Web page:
Purpose: AGRICULTURE EDUCATION
Date: Feb 20, 2000 (3 days)
Expense: $823.92
source

Destination: TAIWAN, ROC
Sponsor: Chinese National Association of Industry and Commerce
Purpose: FACT-FINDING & EDUCATIONAL VISIT
Date: Apr 17, 2000 (7 days)
Expense: $3,570.00
source

Destination: BUENOS AIRES, ARGENTINA & BRASILIA, RIO - BRAZIL
Sponsor: Center for Strategic and International Studies
Purpose: FACT FINDING, TRADE ISSUES
Date: May 27, 2000 (6 days)
Expense: $6,880.00
source

Destination: ORLANDO, FL
Sponsor: American Farm Bureau Federation and affiliates
Purpose: FL AGRICULTURE SUMMIT
Date: Nov 29, 2000 (2 days)
Expense: $578.96
source

Destination: KUALA LUMPUR & PERANG, MALAYSIA
Sponsor: US-Asean Business Council
Purpose: FACT FINDING
Date: Apr 8, 2001 (6 days)
Expense: $3,068.00
source

Destination: BRUSSELS, BELIGIUM
Sponsor: Atlantic Council of the United States
Purpose: FACT FINDING
Date: Jun 18, 2001 (4 days)
Expense: $2,520.00
source

Destination: KENTUCKY
Sponsor: AIRDRIE STUD, BURLEY LEAF TOBACCO DEALERS ASSOCIATION, INC., BURLEY STABILIZATION CORPORATION, BURLEY TOBACCO GROWERS COOPERATIVE ASSOCIATION, CENTRAL KENTUCKY AGRICULTURAL CREDIT ASSOCIATION, COUNCIL FOR BURLEY TOBACCO, INC., DAIRY FARMERS OF AMERICA, FA
Purpose: FACT FINDING TRIP REGARDING KENTUCKY AGRICULTURE
Date: Aug 6, 2001 (2 days)
Expense: $459.05
source

Destination: MEET WITH GOVERNMENT AND PRIVATE ORGANIZATIONS, AS WELL AS NGOS
Sponsor: Center for Strategic and International Studies
Purpose: FACT FINDING TRIP TO CARACAS, VENEZUELA
Date: Feb 16, 2002 (7 days)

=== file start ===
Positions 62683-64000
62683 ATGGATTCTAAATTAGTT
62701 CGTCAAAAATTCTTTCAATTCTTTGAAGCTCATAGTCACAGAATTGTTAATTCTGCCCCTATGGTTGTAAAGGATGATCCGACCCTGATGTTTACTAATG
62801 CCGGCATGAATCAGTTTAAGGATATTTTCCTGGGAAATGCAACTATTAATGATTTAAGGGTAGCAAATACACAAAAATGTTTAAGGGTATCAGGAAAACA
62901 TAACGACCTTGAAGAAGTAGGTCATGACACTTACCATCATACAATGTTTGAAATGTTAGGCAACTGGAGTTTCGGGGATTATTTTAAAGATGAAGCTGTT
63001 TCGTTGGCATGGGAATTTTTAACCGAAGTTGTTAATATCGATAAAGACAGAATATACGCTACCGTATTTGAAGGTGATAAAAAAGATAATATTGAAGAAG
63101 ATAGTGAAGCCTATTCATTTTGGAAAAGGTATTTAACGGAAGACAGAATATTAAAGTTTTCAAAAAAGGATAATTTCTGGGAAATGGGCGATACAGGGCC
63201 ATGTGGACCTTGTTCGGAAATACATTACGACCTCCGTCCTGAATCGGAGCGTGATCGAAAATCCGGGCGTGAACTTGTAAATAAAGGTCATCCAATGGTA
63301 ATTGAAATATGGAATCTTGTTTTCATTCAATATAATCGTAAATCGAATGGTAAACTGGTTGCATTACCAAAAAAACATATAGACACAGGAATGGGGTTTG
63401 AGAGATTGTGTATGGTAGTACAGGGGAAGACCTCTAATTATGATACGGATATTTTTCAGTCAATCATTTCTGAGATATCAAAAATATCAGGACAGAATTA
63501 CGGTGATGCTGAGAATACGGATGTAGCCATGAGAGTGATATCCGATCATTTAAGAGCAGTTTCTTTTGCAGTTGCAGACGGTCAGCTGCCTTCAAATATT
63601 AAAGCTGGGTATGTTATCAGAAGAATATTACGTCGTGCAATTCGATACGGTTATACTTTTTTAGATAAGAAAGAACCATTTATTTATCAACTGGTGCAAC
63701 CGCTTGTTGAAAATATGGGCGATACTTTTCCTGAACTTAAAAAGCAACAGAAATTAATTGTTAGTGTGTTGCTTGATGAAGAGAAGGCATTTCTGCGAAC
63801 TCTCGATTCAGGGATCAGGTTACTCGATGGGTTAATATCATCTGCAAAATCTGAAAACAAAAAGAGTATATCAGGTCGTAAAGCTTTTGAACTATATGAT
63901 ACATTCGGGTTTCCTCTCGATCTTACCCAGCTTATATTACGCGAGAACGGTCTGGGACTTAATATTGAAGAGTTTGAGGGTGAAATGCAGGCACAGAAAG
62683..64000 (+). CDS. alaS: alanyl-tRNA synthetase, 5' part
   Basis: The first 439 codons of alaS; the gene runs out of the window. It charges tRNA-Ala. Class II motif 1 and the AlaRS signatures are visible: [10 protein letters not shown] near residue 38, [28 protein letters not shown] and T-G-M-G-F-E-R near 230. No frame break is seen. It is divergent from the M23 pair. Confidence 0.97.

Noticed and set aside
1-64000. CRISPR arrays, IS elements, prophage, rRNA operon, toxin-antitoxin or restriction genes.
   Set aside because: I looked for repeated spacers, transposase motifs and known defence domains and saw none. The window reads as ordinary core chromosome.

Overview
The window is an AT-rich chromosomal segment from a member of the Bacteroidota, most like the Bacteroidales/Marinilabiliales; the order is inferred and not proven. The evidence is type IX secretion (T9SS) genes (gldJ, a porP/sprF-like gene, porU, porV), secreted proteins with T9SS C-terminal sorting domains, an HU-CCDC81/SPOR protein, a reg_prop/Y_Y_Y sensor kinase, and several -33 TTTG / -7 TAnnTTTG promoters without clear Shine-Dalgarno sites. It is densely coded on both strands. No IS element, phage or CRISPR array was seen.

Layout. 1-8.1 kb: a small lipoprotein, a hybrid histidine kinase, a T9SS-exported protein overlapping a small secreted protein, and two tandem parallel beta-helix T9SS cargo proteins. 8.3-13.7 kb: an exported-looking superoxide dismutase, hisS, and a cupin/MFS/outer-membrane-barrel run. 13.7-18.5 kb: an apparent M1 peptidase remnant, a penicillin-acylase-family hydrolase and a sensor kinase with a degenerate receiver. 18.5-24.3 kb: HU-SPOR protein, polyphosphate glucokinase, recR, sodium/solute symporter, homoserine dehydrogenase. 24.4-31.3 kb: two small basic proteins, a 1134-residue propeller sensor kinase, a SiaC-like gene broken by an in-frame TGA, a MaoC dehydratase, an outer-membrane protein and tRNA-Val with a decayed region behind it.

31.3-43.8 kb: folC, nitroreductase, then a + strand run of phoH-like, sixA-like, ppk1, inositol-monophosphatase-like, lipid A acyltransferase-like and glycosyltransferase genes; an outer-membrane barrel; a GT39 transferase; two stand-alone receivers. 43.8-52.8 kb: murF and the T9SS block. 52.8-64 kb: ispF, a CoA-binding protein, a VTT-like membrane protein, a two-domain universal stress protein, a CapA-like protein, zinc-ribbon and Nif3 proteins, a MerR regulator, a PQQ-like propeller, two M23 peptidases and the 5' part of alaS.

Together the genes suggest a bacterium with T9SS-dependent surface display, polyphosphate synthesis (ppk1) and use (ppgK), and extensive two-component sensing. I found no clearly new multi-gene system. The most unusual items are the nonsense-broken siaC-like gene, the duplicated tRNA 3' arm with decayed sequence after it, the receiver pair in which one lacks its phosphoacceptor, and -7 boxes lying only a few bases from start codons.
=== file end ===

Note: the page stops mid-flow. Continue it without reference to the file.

Expense: $1,905.60
source

Destination: BOGOTA AND ARAUCA, COLOMBIA
Sponsor: Center for International Policy
Purpose: RESEARCH: CONFLICT, HUMAN RIGHTS AND DRUG POLICY IN COLOMBIA
Date: Apr 1, 2002 (5 days)
Expense: $2,280.00
source

Destination: WORLD TRADE ORGANIZATION (WTO) IN GENEVA, SWITZERLAND
Sponsor: Coalition of Service Industries
Purpose: FACT FINDING MEETINGS WITH WTO OFFICIALS
Date: May 27, 2002 (4 days)
Expense: $2,843.12
source

Destination: PALO ALTO AND SAN FRANCISCO
Sponsor: Business Software Alliance
Purpose: FACT FINDING
Date: Feb 18, 2003 (4 days)
Expense: $2,003.20
source

Destination: HAVANA, CUBA
Sponsor: Inter-American Dialogue
Purpose: FACT FINDING
Date: Feb 27, 2003 (5 days)
Expense: $1,640.00
source



* - Trips by all travelers named J J Piskadlo.


American RadioWorks |
President Barack Obama delivers remarks at Henninger High School in Syracuse, New York, during the college affordability bus tour, Aug. 22, 2013. (Official White House Photo by Chuck Kennedy)President Barack Obama delivers remarks at Henninger High School in Syracuse, New York, during the college affordability bus tour, Aug. 22, 2013. (Official White House Photo by Chuck Kennedy)

Goodbye, College Ratings (For Now)

The Obama administration recently declared that it would no longer pursue a college ratings system based on accessibility, affordability and student success. And college presidents everywhere breathed a sigh of relief.

Recent Posts

  • 07.23.15

    Sweet Briar Returns

    Sweet Briar College was about to close after struggling with dwindling enrollment and other problems. An alumni group raised more than 20 million dollars in pledges to keep the doors open, but the school's survival is still deeply in doubt.
  • 07.15.15

    The Future of Historically Black Colleges

    Historically Black Colleges and Universities proliferated throughout the late 19th and early 20th centuries, when many white schools refused to admit African Americans, especially in the South. Our guest this week feels HBCUs still serve a crucial role in higher education.
  • 07.07.15

    Talking About Race in Schools

    Over the past year, race relations have dominated the news cycle. This can bring up difficult questions, especially for parents and teachers. Our guest Yolanda Moses says Americans need to find more ways to talk about race in schools.
  • 07.02.15

    Minorities and Special Ed

    For years policy makers believed that minorities were overrepresented in special education and that there was inherent bias in the way kids were being identified as disabled. A new study turns this idea on its head.